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I understand that when a steak rests after cooking, the muscle fibers relax, allowing the juices to reenter the meat as described here. I've heard that while the meat relaxes and the juices flow in, they can draw melted butter in as well. Is this true? I've tried the technique and find it tastes great, but I'm not sure if its because the butter really penetrated or because the surface is just coated with it.

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2 Answers 2

It probably depends on the cut of meat. A hangar steak or something cut on the bias with big stringy bits of meat would definitely let butter into the in-between parts.

I read a quote from Nathan Mirvold, former Microsoft CTO. He is writing a massive cookbook right now (!) and made an interesting claim in the NY Times article about it -- he said that chemically external fats can't penetrate meat as the molecules are too big; as a practical example, he said you might as well braise meat in water and store in oil rather than confiting -- it does nothing to the interior chemically.

Them's fighting words to chefs, but I haven't read any rebuttals.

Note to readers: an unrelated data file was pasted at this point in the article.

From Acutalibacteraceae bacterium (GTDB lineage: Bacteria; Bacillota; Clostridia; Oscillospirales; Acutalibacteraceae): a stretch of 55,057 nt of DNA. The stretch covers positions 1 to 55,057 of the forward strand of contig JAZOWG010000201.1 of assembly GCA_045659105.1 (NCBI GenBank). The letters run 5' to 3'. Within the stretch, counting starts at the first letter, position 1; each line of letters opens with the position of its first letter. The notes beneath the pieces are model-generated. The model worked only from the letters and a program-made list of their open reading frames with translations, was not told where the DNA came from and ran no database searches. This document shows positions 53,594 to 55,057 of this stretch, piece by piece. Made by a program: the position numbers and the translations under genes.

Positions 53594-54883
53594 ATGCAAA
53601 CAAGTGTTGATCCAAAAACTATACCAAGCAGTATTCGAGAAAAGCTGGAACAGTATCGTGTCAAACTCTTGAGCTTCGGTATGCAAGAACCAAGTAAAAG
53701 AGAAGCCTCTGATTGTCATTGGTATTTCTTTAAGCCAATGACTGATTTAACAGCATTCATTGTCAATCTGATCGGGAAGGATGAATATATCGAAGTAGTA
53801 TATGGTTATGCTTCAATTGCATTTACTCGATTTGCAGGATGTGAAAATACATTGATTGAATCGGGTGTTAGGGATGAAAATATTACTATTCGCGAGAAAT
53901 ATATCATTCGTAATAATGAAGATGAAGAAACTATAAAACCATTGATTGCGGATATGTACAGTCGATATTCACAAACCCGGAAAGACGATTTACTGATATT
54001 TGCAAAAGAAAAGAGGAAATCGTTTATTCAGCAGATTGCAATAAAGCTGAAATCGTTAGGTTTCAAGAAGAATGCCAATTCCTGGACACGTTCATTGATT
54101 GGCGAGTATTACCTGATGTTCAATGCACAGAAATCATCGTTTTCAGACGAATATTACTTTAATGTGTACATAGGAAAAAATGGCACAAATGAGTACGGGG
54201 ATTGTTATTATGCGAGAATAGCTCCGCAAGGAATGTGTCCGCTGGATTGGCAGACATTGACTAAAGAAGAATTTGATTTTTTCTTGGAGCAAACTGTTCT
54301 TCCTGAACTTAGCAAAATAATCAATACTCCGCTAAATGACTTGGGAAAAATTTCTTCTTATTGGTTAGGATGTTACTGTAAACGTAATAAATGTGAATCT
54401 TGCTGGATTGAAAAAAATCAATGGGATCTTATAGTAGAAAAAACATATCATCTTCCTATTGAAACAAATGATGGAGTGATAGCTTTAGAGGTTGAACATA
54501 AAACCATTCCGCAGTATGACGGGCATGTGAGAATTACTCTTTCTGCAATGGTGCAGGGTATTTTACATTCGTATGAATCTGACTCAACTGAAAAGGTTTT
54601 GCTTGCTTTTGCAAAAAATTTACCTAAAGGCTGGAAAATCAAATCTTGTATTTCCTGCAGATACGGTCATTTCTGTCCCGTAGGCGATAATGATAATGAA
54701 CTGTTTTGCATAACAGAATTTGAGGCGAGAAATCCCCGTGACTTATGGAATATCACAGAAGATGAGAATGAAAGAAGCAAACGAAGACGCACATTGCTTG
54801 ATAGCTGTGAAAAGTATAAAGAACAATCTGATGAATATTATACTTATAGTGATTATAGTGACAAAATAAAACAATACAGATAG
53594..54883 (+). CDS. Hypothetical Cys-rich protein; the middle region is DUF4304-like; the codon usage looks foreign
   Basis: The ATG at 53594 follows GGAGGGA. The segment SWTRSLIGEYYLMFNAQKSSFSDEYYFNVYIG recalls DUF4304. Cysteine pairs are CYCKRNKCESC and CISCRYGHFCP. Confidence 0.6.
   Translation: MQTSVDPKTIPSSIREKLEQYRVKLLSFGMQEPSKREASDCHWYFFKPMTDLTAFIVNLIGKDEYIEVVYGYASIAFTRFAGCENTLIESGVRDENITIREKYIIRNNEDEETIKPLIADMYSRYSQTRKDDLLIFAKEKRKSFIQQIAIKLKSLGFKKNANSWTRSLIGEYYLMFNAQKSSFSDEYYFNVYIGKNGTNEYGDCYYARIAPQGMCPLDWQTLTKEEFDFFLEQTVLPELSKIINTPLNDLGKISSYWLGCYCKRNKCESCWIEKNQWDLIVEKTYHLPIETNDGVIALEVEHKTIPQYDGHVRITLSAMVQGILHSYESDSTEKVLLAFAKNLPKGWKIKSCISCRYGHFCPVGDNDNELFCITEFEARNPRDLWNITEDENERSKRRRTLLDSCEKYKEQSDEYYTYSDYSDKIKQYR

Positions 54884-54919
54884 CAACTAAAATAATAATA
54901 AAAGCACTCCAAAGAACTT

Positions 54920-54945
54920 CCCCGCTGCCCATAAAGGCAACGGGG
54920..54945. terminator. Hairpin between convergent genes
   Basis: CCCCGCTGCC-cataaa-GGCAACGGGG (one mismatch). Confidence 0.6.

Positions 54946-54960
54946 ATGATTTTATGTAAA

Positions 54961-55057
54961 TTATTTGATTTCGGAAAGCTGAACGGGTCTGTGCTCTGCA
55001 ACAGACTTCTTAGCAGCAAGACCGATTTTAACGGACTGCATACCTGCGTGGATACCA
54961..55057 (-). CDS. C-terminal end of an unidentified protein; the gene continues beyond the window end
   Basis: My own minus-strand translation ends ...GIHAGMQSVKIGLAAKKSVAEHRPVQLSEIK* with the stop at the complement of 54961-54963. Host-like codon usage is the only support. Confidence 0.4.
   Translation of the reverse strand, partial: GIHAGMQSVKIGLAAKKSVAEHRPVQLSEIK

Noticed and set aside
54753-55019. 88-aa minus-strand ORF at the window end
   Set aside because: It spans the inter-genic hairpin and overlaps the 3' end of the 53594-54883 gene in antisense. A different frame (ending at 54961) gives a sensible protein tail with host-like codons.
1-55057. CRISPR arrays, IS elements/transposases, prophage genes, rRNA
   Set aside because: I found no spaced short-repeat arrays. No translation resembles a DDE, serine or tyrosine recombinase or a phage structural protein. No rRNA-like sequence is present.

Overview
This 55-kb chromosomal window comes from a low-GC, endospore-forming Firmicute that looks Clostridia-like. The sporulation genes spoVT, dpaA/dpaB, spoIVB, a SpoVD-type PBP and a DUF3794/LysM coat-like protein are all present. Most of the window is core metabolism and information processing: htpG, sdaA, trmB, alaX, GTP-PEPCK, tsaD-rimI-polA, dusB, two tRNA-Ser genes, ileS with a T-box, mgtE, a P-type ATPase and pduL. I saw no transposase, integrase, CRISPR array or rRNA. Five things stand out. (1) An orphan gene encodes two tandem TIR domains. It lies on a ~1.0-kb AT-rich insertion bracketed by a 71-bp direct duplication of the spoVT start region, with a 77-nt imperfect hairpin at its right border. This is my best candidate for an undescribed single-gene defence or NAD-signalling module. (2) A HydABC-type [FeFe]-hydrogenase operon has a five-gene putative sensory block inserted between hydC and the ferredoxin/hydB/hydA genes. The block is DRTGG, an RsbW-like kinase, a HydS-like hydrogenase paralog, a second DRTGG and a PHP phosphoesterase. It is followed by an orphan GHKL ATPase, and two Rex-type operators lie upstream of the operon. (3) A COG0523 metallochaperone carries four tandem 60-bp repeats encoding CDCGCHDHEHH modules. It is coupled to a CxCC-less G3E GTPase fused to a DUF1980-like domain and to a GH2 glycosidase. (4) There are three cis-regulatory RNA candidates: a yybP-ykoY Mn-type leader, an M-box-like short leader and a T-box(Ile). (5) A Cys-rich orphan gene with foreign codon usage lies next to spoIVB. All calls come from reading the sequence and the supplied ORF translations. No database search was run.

All that to say, I wouldn't bet anybody that you'll find butter actually inside the steak.

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Good point about the cut of meat. I've tried this technique on both a Rib Eye and Porterhouse. –  Kilhoffer Jul 20 '10 at 20:02
    
I've always tended to do this with rib-eye. "Porterhouse" is not sold in the UK, as far as I can tell (there was health concerns about beef sold on the bone a while back, although I thought restrictions had been relaxed) –  Rowland Shaw Jul 20 '10 at 20:05
    
@peter v. Are you talking about this book? : amazon.com/Modernist-Cuisine-Art-Science-Cooking/dp/0982761007/… –  MandoMando Mar 3 '13 at 16:30

I'm not sure the butter penetrates, but it tastes pretty good on the surface. ;)

I think it's pretty obvious that marbling plays a huge role in juiciness, so it stands to reason that if you bard or lard the meat it would also make a difference in juiciness (and indeed, the standard filet mignon with the bacon barding would seem to bear this out).

In the end though, it's always been my experience that once you cook the juice out of something, it's gone for good. I've always considered the idea of "resting" meat to be more about letting it cool to the point where the temperature isn't going to force out juice that would otherwise linger.

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Resting is actually about allowing the excited juices inside the meat calm down a bit. When they do so, they stay inside when cut. Do it for yourself at home: cook two identical steaks. Slice one up as soon as it's cut and see how much liquid leaks onto your cutting board. Wait ten minutes and cut the other. –  daniel Jul 21 '10 at 6:18

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